Winnifred Linsenmeyer didn’t remain long in Jackson after her birth. She was taken to Cleveland, where she grew to 7. Then her father died from the injury, though long after, sustained in his fall from the trapeze, and her mother took her back to the Benton Harbor farm where Winnifred grew to 12.

 

As a farm girl, she overcame tendencies to loneliness by long strolls in the woods, picking violets and communing with birds and butterflies. She would kill nothing that breathed, and later her aversion to destroying life extended to flowers. She dislikes cut flowers — life cut short. She has missed bouquets from admirers in consequence. She dislikes Napoleon because Napoleon’s horses were allowed to kick to pieces Leonardo Da Vinci’s “Last Supper.”

 

On the farm and in the rural school, she became an insatiable reader. By 11, she had read all of Shakespeare, all of Dickens, the Iliad and the Odyssey, Ridpath’s History of the World, Hawthorne, Emerson, and the novels of E.P. Roe.

 

Also there were huge books on art in the family library, with countless reproductions of paintings and sculpture. These she sketched and so started her careers as an artist.

 

But before her father died, she had begun preparations for the “stage career.” He took her to all the matinees in the theaters in Cleveland. She remembers quite vividly “Babes in Toyland.” She was two years old. Before she was three, she saw Weber and Fields in a musical show, and made quite a hit at home singing and dancing, “Rosie, You Are My Posie.” Sis Hopkins is another vivid memory, and “Rip Van Winkle.”

 

So when at 12 her mother brought her to Chicago, she was quite ready for the stage and the newfangled movies.

 

Not very long after she came to Chicago, she graduated from grammar school and was so popular in so little time that she was class poet, class artist, class historian, and class everything else. A neighborhood newspaper, covering the commencement, declared her “the coming local artist of Garfield Park.”

 

That was too much praise to waste, so she entered the school of the Art Institute. She went to business college, too, at night, and she worked as stenographer and clerked in stores in the daytime, besides following her movie and stage careers. Stenography, millinery, and “design” were her specialties in her study rooms.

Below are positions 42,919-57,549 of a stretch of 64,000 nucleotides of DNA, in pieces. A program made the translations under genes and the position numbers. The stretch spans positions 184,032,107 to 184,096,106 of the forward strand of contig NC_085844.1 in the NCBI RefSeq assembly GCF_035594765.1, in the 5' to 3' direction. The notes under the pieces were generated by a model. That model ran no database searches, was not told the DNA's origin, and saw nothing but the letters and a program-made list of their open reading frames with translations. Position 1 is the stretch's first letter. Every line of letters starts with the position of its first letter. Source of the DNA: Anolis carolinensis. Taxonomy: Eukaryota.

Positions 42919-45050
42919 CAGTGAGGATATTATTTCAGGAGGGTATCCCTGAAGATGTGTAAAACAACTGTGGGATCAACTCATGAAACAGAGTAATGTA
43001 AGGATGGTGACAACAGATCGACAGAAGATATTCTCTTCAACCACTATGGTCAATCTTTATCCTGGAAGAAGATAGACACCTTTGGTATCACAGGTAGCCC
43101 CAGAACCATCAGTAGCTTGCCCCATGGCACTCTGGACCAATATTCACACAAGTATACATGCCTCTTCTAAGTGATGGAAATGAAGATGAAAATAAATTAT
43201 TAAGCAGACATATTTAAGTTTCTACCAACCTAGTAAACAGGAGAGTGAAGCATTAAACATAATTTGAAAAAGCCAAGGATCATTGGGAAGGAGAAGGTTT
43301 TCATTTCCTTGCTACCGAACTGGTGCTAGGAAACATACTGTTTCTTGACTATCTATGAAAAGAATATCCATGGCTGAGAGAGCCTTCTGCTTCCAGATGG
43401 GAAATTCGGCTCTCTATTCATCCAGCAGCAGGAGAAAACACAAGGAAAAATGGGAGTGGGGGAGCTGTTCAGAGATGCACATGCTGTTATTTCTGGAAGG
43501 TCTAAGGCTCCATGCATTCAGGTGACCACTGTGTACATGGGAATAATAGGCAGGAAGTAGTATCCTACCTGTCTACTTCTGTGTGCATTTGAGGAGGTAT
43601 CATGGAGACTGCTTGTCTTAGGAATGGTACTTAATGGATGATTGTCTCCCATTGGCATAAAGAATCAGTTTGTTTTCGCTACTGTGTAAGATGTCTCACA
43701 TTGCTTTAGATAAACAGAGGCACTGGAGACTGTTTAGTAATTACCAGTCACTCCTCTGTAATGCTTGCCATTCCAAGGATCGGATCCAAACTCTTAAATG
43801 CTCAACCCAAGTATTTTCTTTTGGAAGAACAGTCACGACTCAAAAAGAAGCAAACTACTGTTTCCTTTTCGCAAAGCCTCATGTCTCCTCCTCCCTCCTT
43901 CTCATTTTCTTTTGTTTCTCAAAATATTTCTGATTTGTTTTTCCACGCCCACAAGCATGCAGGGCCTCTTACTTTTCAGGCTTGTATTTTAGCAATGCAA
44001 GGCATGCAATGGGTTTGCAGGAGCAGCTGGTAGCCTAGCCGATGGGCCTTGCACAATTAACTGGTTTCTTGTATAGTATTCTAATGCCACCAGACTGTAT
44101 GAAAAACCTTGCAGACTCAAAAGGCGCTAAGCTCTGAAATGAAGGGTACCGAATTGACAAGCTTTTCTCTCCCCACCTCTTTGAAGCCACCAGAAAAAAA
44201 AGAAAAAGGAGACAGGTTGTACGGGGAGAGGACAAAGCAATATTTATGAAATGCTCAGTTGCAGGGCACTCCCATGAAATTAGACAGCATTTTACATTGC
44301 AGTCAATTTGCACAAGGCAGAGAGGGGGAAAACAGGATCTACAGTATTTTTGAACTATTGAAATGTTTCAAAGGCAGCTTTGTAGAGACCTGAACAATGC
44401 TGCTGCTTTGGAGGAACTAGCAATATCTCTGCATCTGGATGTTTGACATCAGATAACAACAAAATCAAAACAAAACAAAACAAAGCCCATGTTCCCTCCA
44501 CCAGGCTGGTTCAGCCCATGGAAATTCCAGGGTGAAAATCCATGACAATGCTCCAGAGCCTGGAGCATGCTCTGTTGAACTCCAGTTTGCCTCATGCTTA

One day, she came downtown to go on a picnic excursion on the lake. Excitement in the river caused the elevated train in which she was riding to pause on the bridge. The Eastland had overturned, and picnickers were frantically struggling to get out of the water. Several of Winnifred’s school friends, who had beat her to the boat, were among the drowned.

 

Before finishing at the Art Institute, she married Harold Pleimling, but continued her studies. She stopped two years later to give birth to Audrey who now, in her middle teens, gives promise of carrying on the art traditions for generations in the blood of the Linsenmeyer’s.

 

“Peggy” Pleimling still reads as widely and almost as passionately as when a girl on the farm out of Benton Harbor. Only now she reads psychology (including psychoanalysis), anthropology, ancient history, “the humanities,” books on Hindu and other Oriental religions, tracts on the origins and destinies of races of mankind, astronomy and astrology. She haunts Field Museum and the Oriental Museum on the University of Chicago campus.

 

One of the best painting she has ever done is a composition of five self-portraits called “Five Moods in Search of an Analyst.” Another, “The Artist Paints Herself,” discloses her in her studio in slovenly attire, painting an elegant, dressed-up woman — herself.

 

Impish pictures like these, for some strangely repressed reasons, she doesn’t show. As an amateur psychoanalyst, she figures it out, not very convincingly, meanwhile appearing before the public as a distinctly lesser artist than she actually is. Hers is a soul in seething conflict with itself.